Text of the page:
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Breakthrough Study Links The Immune System With The Brain

Last updated June 9, 2015

The recent discovery by the University of Virginia claimed to have found the undiscovered connection between the brain and the immune system, which may lead to a change of biology textbooks.


The recent discovery by the University of Virginia claimed to have found the undiscovered connection between the brain and the immune system, which may lead to a change of biology textbooks. Until now, the medical world believed the brain and lymphatic system were not connected with each other.

 The lymphatic system is vital for fighting infection in the body while draining excess fluid from the tissue. This study aimed to look at the circulation of lymph in the mouse brain, potentially creating a greater understanding of the workings of the brain and disease processes.

Published in Nature, scientists discovered previously unknown lymphatic vessels in the protective outer layers of the brain called the meninges. These vessels follow an important blood vessel down into the sinuses, an area that has been traditionally difficult to obtain images of appeared to link the brain and spinal cord with the rest of the body’s immune system. They seem to carry fluid and immune cells from the cerebrospinal fluid (the fluid surrounding the brain and spinal cord).

This study hopes to investigate the treatment of neurological diseases such as autism, Alzheimer’s disease, and multiple sclerosis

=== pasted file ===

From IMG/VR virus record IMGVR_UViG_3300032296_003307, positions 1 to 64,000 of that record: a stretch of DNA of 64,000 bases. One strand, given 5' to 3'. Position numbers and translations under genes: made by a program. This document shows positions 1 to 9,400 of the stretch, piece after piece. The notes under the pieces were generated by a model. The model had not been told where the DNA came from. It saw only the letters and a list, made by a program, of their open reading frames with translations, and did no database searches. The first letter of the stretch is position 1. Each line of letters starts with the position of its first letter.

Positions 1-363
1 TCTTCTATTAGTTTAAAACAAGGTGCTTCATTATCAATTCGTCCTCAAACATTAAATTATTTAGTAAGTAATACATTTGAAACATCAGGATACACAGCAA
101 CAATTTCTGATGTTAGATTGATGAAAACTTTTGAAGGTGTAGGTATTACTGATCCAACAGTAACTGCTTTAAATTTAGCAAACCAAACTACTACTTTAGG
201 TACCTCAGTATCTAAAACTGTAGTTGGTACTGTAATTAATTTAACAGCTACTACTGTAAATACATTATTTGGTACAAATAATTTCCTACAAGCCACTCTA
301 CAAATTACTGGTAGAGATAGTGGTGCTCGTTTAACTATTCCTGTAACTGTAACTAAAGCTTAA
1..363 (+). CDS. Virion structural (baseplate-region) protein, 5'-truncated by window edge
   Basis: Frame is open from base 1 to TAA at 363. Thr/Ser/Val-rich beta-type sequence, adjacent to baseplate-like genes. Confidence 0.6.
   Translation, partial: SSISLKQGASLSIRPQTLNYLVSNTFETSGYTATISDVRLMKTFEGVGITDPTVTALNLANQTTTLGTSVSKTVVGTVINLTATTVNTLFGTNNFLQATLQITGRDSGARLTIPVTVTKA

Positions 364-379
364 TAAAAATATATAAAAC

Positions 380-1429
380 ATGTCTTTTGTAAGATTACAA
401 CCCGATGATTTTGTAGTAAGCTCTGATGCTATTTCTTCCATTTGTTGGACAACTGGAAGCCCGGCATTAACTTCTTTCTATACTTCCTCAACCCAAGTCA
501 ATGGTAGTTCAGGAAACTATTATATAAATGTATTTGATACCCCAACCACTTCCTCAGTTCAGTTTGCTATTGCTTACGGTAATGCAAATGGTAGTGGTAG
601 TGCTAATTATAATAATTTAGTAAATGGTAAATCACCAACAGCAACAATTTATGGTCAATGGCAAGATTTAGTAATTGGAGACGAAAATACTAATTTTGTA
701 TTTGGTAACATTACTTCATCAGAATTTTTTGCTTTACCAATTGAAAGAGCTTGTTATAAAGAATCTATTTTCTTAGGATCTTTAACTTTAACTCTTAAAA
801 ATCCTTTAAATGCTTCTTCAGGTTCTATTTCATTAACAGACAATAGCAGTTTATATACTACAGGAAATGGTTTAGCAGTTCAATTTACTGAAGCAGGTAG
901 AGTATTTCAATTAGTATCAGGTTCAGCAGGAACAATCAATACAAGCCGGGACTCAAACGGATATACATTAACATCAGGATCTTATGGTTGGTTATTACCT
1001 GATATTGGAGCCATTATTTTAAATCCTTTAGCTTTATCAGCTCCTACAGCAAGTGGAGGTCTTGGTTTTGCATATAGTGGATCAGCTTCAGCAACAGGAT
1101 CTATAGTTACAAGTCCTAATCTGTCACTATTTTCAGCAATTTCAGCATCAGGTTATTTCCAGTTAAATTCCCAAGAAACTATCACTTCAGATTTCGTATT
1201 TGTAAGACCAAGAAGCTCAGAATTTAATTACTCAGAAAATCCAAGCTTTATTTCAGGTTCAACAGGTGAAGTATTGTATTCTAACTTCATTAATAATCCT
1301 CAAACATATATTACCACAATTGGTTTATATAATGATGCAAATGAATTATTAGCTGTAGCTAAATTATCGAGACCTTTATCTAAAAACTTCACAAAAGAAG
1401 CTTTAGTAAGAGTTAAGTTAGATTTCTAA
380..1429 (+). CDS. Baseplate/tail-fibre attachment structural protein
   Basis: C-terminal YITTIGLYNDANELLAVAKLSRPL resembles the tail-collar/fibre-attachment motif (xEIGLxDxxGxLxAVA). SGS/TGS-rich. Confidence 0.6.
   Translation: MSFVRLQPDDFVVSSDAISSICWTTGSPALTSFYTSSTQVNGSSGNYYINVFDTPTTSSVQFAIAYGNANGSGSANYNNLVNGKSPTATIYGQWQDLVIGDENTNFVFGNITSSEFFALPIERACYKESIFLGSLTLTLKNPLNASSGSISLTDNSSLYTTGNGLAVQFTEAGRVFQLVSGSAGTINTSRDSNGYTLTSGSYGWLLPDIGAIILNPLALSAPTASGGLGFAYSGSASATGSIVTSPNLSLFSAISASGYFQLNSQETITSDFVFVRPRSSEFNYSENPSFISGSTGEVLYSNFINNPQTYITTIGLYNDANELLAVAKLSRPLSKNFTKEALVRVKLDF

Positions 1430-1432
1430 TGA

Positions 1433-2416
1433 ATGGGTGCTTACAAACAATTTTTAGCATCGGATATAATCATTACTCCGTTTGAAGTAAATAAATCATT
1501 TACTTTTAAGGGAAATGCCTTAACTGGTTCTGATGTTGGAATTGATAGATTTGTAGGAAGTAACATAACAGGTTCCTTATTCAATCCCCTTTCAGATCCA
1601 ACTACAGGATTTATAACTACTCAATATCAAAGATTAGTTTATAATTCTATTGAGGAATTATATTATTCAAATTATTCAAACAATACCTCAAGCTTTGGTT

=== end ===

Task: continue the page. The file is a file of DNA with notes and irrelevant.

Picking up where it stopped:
"Instead of asking, 'How do we study the immune response of the brain?', 'Why do multiple sclerosis patients have the immune attacks?', now we can approach this mechanistically," Prof. Jonathan Kipnis clarifies, "because the brain is like every other tissue connected to the peripheral immune system through meningeal lymphatic vessels."

The researchers also found that the vessels looked different with age, suggesting they may play a role in the aging process.

Further studies are needed to confirm these findings and to assess whether this knowledge is transferable to humans.

Written by Stephen Umunna

Study reference:

Louveau, A., Smirnov, I., Keyes, T. J., Eccles, J. D., Rouhani, S. J., Peske, J. D., ... & Kipnis, J. (2015). Structural and functional features of central nervous system lymphatic vessels. Nature.

Reviewed and Approved by a member of the DoveMed Editorial Board
First uploaded: June 9, 2015
Last updated: June 9, 2015